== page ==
f := os.Open("file"):errorReceiver
        // Do something with f
    }
}

is just syntactic sugar for

func F(b bool) error {
    errorReceiver := func(err error) error { return err }
    if b {
        f, err := os.Open("file")
        if err != nil {
                if err2 := errorReceiver(err); err2 != nil {
                        return err2
                } 
        }
        // Do something with f
    }
}
@icholy
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@icholy icholy commented Jan 2, 2020

I looks like using : might prevent using it as an expression for a map literal key.

func key() (string, error) {
    return "key", nil
}

func F(b bool) error {
    errorReceiver := func(err error) error { return err }
    if b {
        m := map[string]bool{
            key():errorReceiver: true,
        }
    }
}
@drupsys
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@drupsys drupsys commented Jan 2, 2020

I don't think symbol should be the focus here as we can easily use something else, in fact I don't think I like 1 character symbol at all, since this affects the flow of control it should probably be a keyword:

  • key() or errorReceiver
  • key() handle errorReceiver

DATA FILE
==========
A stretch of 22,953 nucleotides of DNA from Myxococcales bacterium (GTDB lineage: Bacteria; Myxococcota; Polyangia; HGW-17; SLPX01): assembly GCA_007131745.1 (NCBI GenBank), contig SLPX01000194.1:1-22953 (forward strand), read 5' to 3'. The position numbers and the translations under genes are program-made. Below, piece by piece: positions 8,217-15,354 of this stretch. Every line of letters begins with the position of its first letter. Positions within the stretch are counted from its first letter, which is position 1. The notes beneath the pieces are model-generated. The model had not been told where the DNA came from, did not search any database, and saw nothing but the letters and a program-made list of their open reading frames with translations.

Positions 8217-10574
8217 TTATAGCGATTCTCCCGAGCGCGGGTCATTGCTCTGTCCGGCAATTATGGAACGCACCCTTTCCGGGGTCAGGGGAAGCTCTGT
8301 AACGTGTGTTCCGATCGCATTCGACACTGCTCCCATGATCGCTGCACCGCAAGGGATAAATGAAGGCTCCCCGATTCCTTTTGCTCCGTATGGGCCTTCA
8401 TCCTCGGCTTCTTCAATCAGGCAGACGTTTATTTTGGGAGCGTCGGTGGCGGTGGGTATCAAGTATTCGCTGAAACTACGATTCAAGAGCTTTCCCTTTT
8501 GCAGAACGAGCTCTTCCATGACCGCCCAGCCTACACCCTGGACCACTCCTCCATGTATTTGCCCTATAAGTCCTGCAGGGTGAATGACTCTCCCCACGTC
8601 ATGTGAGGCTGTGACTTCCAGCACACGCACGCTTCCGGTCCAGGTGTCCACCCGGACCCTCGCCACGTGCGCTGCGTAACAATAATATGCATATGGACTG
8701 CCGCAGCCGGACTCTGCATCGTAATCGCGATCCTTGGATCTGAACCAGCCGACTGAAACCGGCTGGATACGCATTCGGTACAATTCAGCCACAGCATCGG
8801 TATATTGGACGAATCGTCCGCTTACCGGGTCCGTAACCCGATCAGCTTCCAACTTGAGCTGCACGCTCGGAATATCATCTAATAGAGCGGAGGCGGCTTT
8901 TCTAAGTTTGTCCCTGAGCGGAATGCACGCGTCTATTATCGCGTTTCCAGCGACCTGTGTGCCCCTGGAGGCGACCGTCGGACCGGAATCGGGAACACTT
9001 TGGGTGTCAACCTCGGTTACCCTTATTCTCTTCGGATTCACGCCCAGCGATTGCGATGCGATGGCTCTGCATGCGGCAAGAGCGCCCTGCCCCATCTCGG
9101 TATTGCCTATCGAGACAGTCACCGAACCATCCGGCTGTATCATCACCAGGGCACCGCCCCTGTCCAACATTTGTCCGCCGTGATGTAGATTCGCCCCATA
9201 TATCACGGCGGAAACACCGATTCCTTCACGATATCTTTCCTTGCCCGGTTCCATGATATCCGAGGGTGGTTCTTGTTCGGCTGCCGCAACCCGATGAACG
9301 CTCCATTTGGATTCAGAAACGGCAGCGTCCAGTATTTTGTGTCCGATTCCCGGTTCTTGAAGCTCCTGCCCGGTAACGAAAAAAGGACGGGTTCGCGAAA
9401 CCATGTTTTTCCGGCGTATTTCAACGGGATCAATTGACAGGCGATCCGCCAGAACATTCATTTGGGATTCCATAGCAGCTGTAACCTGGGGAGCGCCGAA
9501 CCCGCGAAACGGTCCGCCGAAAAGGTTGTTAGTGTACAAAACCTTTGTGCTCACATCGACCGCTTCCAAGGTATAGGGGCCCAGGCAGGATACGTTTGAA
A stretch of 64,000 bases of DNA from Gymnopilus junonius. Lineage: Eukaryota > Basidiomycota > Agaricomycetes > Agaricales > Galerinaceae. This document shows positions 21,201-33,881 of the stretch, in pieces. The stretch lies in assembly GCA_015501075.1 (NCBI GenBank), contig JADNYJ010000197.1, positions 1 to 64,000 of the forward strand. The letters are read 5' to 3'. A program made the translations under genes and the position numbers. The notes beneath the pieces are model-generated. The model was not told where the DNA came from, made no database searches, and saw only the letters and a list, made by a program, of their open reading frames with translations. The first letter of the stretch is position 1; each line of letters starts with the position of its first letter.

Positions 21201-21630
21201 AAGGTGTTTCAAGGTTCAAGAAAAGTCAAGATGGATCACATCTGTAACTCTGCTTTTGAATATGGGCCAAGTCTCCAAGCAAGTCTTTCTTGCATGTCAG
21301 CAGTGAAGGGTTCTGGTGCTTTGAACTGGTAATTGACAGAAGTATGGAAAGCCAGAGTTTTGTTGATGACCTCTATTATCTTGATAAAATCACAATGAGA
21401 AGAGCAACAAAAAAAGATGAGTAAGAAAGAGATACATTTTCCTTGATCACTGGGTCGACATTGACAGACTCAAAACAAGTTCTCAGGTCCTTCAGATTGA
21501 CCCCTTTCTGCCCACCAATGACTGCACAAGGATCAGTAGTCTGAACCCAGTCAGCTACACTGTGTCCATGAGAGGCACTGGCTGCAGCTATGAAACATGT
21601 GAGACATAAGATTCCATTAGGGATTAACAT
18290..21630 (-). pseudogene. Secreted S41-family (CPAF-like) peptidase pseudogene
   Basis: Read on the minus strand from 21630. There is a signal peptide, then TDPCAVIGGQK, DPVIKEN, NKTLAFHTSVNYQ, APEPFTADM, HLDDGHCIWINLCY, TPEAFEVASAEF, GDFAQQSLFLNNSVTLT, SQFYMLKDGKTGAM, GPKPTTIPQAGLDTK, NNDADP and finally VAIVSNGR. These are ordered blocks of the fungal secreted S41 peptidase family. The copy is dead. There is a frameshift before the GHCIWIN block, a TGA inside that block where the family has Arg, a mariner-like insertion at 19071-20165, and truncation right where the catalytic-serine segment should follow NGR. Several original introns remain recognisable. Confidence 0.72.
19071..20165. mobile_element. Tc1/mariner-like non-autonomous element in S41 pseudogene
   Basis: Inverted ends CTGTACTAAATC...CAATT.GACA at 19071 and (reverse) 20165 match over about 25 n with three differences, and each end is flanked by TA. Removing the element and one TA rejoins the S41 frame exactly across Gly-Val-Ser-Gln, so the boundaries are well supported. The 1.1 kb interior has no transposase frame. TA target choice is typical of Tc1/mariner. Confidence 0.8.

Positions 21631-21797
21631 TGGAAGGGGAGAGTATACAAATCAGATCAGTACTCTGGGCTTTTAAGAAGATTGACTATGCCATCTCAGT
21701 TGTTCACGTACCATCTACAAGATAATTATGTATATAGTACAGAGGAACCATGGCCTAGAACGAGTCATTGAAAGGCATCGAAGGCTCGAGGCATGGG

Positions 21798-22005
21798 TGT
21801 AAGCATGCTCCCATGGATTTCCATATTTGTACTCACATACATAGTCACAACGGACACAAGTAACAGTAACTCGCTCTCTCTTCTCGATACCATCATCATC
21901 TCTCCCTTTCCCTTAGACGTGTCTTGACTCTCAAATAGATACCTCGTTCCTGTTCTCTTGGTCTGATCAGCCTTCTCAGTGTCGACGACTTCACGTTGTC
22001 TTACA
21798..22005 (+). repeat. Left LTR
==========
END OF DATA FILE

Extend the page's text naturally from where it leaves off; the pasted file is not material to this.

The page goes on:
• ...

But more importantly are there any fundamental flaws with this approach that I'm not seeing, would this solve majority of issues that people have with the current error handling and most importantly is this go like. These are the questions I don't have answers to.

@icholy
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@icholy icholy commented Jan 3, 2020

Well then this isn't too different from try then. It was suggested that it could/would be extended with an optional second "receiver" parameter.

func F(b bool) error {
    errorReceiver := func(err error) error { return err }
    f := try(os.Open("file"), errorReceiver)
    // Do something with f
}
@drupsys
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@drupsys drupsys commented Jan 4, 2020

TLDR; You should not expect any error handling proposal to be drastically different from try and there is a good reason for it.

I was not aware try proposal had this variant, also if we ever have anything to help with redundant error handling I do not believe it will be massively different from try, at least for as long as we are trying to solve the same problem.

To clarify what I mean, the problem we are all trying to address (as far as I can tell) is highly repetitive error handling, the solution to repetitive code is well known simply factor out code into reusable functions. We should be able to apply the same solution to error handling, I do not see any reason to reinvent the wheel here.